And as seen above even those OEM that *somehow* tried and are trying to provide patches may have been given (by Intel) unsafe or unstable code, with not-so-marginal side effects.

 

It is a complete mess. :(

 

:duff:

Wonko



#11 Mr B

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Posted 12 January 2018 - 05:44 PM

I was only pointing out the serious defect of communication towards end users by Intel.

And - if  your suspects are correct - then not only the information is badly laid out but it is also incorrect or inaccurate.

 

Well. Everyone that is making CPU's, try to downplay this issue. Everyone has it, and everyone is affected. Not all their products are affected, but everything from ARM CPU's in mobile devices, and vehicles, to server CPU's is open to this.

 

That is what seemingly is not going to happen (that end/home users won't notice it).

The issue is not with "working" mitigation/fixes, but rather with the "not working" or "not installable" ones.

Reports are accumulatong of conflicts with running software (antivirus and similar) when installing and also of issues (like no boot, that is actually noticed) when the patches are actually installled.

The Lenovo report about "retired" Intel microcode updates is IMHO much more worrying than the actual (again right at this moment, and susceptible to change anytime) risk:

 

Yes, i admit. My "end users wont notice" was only aimed at the performance loss, and security issue. The botched slap on band-aids they are pushing right now, everyone notices that.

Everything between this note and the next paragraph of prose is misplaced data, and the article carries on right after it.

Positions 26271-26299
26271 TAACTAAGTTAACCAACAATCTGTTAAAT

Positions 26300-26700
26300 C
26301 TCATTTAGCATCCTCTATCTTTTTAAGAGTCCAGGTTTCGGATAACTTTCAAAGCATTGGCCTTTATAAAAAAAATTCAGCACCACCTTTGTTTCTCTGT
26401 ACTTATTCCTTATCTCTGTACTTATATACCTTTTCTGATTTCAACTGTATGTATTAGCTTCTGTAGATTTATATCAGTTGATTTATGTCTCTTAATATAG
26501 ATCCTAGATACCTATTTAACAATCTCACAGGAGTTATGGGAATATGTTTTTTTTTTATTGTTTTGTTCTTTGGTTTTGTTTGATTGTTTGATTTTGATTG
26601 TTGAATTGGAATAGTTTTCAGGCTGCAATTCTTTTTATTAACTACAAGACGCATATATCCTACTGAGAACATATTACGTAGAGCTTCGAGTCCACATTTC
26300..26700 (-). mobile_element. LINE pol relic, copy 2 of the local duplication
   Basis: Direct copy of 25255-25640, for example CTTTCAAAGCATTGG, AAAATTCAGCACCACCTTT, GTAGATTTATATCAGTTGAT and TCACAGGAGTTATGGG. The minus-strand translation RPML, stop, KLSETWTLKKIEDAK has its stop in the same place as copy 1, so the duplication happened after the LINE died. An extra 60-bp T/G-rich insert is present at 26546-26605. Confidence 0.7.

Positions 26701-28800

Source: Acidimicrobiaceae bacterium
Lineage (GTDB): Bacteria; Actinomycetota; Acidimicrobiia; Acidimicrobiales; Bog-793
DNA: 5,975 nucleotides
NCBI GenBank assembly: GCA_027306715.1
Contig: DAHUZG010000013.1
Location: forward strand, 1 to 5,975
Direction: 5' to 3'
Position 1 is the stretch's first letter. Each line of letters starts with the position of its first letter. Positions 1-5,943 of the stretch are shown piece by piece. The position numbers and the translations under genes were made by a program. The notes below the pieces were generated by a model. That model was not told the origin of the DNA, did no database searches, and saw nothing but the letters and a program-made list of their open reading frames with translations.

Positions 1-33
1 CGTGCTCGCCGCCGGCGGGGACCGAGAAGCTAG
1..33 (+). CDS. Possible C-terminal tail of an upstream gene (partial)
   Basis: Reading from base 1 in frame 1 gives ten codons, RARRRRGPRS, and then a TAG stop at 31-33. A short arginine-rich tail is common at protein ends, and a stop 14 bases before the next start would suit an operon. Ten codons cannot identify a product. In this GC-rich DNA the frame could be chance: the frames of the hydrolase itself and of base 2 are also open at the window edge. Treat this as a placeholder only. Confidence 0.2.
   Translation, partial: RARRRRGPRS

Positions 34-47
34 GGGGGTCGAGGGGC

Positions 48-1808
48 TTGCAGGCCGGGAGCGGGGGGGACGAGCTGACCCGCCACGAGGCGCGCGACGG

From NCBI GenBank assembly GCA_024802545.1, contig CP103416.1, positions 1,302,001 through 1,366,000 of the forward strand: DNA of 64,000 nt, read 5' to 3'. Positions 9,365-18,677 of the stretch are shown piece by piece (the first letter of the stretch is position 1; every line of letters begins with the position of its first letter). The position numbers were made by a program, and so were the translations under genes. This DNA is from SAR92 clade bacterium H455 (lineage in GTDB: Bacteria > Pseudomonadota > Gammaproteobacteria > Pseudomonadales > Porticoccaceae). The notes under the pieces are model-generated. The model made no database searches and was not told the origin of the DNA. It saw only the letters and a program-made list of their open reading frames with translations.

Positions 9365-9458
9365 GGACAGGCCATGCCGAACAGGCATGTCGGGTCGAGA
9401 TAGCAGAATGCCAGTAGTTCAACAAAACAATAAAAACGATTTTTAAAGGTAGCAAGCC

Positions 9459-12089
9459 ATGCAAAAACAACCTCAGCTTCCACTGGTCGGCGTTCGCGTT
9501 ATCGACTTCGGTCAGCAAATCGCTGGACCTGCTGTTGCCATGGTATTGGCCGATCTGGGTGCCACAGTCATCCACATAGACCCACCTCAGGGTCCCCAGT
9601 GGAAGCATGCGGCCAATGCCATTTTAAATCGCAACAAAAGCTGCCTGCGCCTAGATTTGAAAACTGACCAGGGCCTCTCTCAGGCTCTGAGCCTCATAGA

It is a complete mess.

 

Yes. Yes it is.



#12 Mikorist

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Posted 14 January 2018 - 09:14 PM

Hello. I am Live.
 
Spectre PoC on my MacOS High Sierra. Latest version from App Store with updates. 3.3 GHz Core i5
 
I tested myself because I did not believe it that is Spectre bug unifixable.
 
char * secret = "The Magic Words are Squeamish Ossifrage.";
 
Attached File  spectre.jpg   213.72KB   0 downloads
 
Version from here works 100%
https://github.com/crozone/SpectrePoC
 
 
Here's the original
https://dl.packetsto...e-execution.pdf
 
At end of pdf is
A Spectre Example Implementation (page 15, 16)
 

Spoiler

Spectre Information Disclosure Proof Of Concept
 
Posted Jan 3, 2018
Authored by Yuval Yarom, Michael Schwarz, Mike Hamburg, Moritz Lipp, Paul Kocher, Werner Haas, Thomas Prescher, Stefan Mangard, Daniel Gruss, Daniel Genkin
 
There is no simple help from this . . .
 
Here is a gallery in comments where Spectre 2 works (I saw AMD processors there too - on AMD you can disable eBPF JIT ) . With or without patches (all possible operating systems) :
 
https://gist.github....bbd7b2a9e3d4bb6
 
 
It looks like I discovered new protection.
Does not work any single Spectre exploit that I found on a memory zone that is inaccessible to anyone.
So if you want to hide something from the attackers just:
 

mprotect(addr,PROT_NONE)

 I edited original version with :
 
 

Spoiler

 On OSX i put MAP_ANON instead of MAP_ANONYMOUS to prevent compiler starts misbehaving .

For Windows, VirtualProtect must be allocated after allocation with VirtualAlloc or plain malloc,

but you need to be aligned to 4096 so that the entire segment could be read.

I do not know now for Windows whether it is working on unaligned.
 
If you want to read put this instead

Spoiler

Attached File  1.jpg   340.22KB   0 downloads
So, you can theoretically make root exploit with Spectre PoC if you know how to use mmap precisely inside them.  :ph34r:  
 
 
You can Compile it for Windows by using TDM-GCC. And test yourself.
 

Spoiler